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Chocolate and oil companies join to oppose European regulations

Chocolate-maker Mars has co-signed a letter opposing European financial market regulations, alongside the European Cocoa Association, commodity trader Vitol, and oil companies including BP and Shell, according to the Financial Times09 Jun 2015

The manufacturers wrote to the European Commission as it conducts a final review of the Markets in Financial Instruments Directive (MiFID II). The new rules, which aim to guard against systemic risks in equity, fixed income and commodity markets, would increase the cost of trading and hedging, the signatories said, according to the Financial Times.

The new restrictions on buyers and sellers of commodity products would hit manufacturers like Mars, which buys ingredients on commodities markets and uses derivatives to 'hedge' the cost of the materials. By treating companies similarly to banks, MiFID II would have a "significant unintended risk of damaging the markets", the letter said, according to the report.

Companies do not pose the same risk to financial markets as banks, and should not be forced to raise the capital that they hold in the same way. The effect would be a rise in the price of consumer goods ranging from food to energy, the companies said, according to the Financial Times.

The consultation period on MiFID II finished on 2 March.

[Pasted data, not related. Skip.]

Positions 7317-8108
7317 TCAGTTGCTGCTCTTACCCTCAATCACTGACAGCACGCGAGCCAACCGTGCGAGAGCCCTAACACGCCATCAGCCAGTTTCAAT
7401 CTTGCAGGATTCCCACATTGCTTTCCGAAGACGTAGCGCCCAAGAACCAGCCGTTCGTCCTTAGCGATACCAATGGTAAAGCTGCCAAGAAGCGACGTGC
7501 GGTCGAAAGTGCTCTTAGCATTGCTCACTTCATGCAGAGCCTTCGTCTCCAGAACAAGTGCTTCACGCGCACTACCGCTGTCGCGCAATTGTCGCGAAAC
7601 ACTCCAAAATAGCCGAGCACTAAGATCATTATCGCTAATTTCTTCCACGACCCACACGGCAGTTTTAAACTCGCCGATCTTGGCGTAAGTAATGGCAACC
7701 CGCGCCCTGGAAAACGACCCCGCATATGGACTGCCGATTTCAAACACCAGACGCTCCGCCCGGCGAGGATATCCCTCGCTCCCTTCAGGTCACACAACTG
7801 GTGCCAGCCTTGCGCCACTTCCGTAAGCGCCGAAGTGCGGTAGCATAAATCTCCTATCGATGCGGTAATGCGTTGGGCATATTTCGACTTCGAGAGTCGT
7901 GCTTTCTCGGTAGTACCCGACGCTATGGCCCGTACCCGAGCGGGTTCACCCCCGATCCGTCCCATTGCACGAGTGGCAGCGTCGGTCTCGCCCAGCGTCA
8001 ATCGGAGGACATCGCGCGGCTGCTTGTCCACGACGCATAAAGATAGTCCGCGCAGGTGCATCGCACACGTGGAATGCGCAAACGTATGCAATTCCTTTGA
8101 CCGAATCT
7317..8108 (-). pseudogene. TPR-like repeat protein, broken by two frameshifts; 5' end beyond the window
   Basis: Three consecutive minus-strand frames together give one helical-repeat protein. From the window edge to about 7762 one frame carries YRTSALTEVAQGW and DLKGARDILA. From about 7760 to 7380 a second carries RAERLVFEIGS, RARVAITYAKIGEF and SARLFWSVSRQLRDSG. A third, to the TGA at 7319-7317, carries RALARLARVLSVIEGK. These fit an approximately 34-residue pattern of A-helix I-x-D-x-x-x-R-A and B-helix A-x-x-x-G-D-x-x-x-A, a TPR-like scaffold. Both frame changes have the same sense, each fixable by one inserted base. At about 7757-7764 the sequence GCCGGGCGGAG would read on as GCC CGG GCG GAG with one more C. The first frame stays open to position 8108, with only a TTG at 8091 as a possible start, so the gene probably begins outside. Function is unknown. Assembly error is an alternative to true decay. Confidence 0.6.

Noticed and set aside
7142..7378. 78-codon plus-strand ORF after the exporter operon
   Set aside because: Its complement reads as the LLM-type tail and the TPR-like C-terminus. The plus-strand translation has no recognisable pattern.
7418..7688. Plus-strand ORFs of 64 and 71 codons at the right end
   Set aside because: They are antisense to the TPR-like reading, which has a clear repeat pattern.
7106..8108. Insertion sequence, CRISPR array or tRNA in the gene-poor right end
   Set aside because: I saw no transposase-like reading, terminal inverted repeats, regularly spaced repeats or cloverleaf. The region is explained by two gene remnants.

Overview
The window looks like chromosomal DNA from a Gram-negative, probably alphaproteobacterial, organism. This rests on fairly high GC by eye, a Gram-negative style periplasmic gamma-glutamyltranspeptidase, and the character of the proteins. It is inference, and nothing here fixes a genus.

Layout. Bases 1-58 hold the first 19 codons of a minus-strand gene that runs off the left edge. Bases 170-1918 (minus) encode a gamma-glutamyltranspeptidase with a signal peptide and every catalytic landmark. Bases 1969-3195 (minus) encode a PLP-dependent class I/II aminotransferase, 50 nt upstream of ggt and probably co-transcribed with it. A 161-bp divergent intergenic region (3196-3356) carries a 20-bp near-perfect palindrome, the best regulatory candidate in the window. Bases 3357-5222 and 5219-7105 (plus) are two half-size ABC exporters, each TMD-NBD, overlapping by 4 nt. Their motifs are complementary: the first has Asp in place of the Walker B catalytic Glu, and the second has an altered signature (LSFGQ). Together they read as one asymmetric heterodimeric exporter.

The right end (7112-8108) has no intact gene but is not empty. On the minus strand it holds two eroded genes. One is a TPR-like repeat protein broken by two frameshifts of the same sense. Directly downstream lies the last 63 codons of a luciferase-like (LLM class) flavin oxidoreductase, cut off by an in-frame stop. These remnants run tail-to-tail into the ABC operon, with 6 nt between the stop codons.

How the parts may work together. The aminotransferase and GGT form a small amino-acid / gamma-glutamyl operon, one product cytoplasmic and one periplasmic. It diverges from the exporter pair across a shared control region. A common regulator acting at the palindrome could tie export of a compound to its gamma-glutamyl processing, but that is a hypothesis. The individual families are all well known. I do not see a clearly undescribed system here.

Once in force MiFID II will revise and update the existing Markets in Financial Instruments Directive, which came into force on 1 November 2007 with the aim of creating a harmonised regulatory regime for investment services across the European Economic Area (EEA).

The revised MiFID package was adopted by the Commission in October 2011, partly in response to the financial crisis.

The new framework is designed to take into account developments in the trading environment since the original directive came into force, but also covers a broad range of investments and widens the scope of investment services needing authorisation from national regulators.

Changes include the introduction of a new 'trading obligation' to ensure that derivative trades take place on a regulated platform, in line with requirements agreed by the G20; new trading controls and liquidity requirements for algorithmic and high-frequency trading; and investor protection measures including restrictions on certain types of fees and remuneration that could interfere with adviser independence.

The legislation would also introduce trading caps on alternative trading markets, known as 'dark pools'; and new supervisory tools and reporting requirements for commodity derivatives.

The new regime is due to be phased in from 3 January 2017, although transition periods will apply to some of the rules.